A. No, no. Nobody is carrying on as usual. The European Council has not provided guidance for approving a tax or a ban on imports [of oil and gas]. There are some member states, you know which ones, that have clearly said that they will veto it. If this is the case, then whether we like it or not, a unanimous decision cannot be made. I’m sorry, but it’s like that.

Q. Do you see any solutions?

A. If someone doesn’t want to participate, others can. Unanimity is not needed to act voluntarily, following a plan. They can decide to act according to a collective decision, which is not officially an EU decision. It will not be unanimously, but they can act on their side. This is what is already happening now and it is working. The effect will not be felt tomorrow, it is a reduction path. Germany has assured that it will get rid of Russian oil by the end of the year. And remember that Russia gets much more money from oil than from gas. It is already happening. The decrease in oil bought from Russia is very important. And we are replacing the gas with gas from different sources. We don’t act like it’s nothing. We talk to everyone and push for everyone to act. When Germany says that by the end of the year there will be no more Russian oil, it is making a big effort.

Remember during the Cold War, when we talked about non-aligned countries? We are witnessing the rebirth of a similar phenomenon

Q. And the gas?

A. Oil is much easier because it is not a raw material for industry. It’s just a power source. Gas is indeed a raw material; in the petrochemical industry, it is irreplaceable. But it will happen. Russia will see how the money from the sale of oil and gas decreases. If we could have unanimity I would be more than happy, and I am pushing for it, proposing arguments, exploring possibilities, looking for alternatives. Every time I call a colleague at the Foreign Affairs Council and they ask me where I am, I say: ‘Buying gas.’ I am somewhere in the world, in the Middle East, in the Congo, in Algeria, doing what? Buying gas.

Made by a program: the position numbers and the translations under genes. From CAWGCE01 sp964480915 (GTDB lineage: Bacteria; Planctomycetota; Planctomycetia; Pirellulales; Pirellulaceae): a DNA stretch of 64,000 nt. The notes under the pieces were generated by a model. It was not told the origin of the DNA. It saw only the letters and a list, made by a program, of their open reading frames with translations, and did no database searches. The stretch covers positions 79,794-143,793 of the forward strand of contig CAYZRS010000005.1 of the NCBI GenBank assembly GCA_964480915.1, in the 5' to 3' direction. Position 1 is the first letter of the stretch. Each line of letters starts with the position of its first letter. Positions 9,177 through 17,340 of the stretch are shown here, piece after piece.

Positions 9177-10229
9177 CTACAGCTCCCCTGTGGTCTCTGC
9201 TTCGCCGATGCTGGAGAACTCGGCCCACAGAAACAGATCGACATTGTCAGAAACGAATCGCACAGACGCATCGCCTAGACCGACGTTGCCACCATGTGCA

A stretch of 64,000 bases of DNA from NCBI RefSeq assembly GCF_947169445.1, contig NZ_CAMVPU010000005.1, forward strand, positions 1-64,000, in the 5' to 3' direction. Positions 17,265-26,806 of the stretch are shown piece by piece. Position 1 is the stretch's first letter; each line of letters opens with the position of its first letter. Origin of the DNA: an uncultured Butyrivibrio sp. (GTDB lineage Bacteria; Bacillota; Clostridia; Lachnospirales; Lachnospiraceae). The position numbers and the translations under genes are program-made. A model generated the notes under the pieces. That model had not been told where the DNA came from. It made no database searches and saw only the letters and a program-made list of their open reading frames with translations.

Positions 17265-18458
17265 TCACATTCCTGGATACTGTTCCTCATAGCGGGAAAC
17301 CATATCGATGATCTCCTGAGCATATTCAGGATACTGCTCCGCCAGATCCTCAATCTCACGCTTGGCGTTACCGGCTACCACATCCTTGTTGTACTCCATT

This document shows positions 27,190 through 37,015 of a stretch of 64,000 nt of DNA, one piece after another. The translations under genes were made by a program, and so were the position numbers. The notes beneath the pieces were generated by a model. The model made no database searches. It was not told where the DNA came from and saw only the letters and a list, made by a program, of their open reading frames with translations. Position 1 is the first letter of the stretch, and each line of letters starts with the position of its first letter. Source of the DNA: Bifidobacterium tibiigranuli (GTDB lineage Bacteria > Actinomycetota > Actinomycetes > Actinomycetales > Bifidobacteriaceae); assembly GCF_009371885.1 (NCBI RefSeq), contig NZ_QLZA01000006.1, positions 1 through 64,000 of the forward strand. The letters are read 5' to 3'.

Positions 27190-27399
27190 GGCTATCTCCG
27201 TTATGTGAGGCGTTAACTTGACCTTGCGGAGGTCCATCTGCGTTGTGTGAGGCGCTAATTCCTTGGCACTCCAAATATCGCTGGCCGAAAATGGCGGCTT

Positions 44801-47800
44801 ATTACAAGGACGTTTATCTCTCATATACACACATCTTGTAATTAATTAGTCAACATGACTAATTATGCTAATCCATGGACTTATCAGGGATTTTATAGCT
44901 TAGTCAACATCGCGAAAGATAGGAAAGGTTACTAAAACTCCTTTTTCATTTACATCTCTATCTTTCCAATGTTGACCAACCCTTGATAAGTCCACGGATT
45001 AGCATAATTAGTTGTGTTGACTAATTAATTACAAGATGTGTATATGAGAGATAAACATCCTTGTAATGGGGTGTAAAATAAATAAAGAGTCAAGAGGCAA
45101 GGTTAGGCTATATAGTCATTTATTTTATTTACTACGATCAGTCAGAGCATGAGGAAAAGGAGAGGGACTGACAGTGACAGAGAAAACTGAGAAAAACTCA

P. How is the autonomy of the EU after the crisis in Ukraine?

A. Autonomy is a very broad concept, not just a military one. It is the ability to act without being limited by others. And it is clear that in many aspects Europe lacks autonomy, and the most important one today is energy. We are crucially dependent on supplies provided by someone with whom we have a very bad relationship today. So it is clear that Europe has to fight to have that energy autonomy, as a first step. This is the most important thing today. We can be criticized that it should have been done much earlier, when Putin took Crimea. Now we are seeing the real danger. And the whole world is decreasing its energy consumption and dependence on Russia.

Q. And in military terms?

A. Now everyone is going through their stockpiles to see what kind of material we have to provide to the Ukrainians. It’s a good check. What kind of military supplies to wage war do we have? What is its quality? It is a good lesson for building greater military capacity.

Q. What effects will the war have on the rest of the world?

A. We are concerned by the narrative that sanctions against Russia are creating world hunger. Yesterday I was speaking with the foreign minister of Indonesia, whose country will host the G-20 summit. And I was warned about how retaliation is perceived among emerging countries. They are going to suffer negative effects because energy and food prices will increase. Why? Because of the war. But Russia is making a great effort to spread – and China is echoing it – that this is a consequence of Western sanctions. We are going to witness a narrative battle like the one about masks and vaccines.

Q. What kind of world will emerge from this war?

A. It will be much more fragmented and this will create economic disruption. Wheat will also become a kind of weapon. Russia is already saying: “Our wheat will be for our friends; those who are not our friends will not have it.” There will be a new political landscape, with Russia and China on one side; the West on the other. And a lot of emerging countries will lean to one side or the other, depending on the circumstances. Remember during the Cold War, when we talked about non-aligned countries? We are witnessing the rebirth of a similar phenomenon.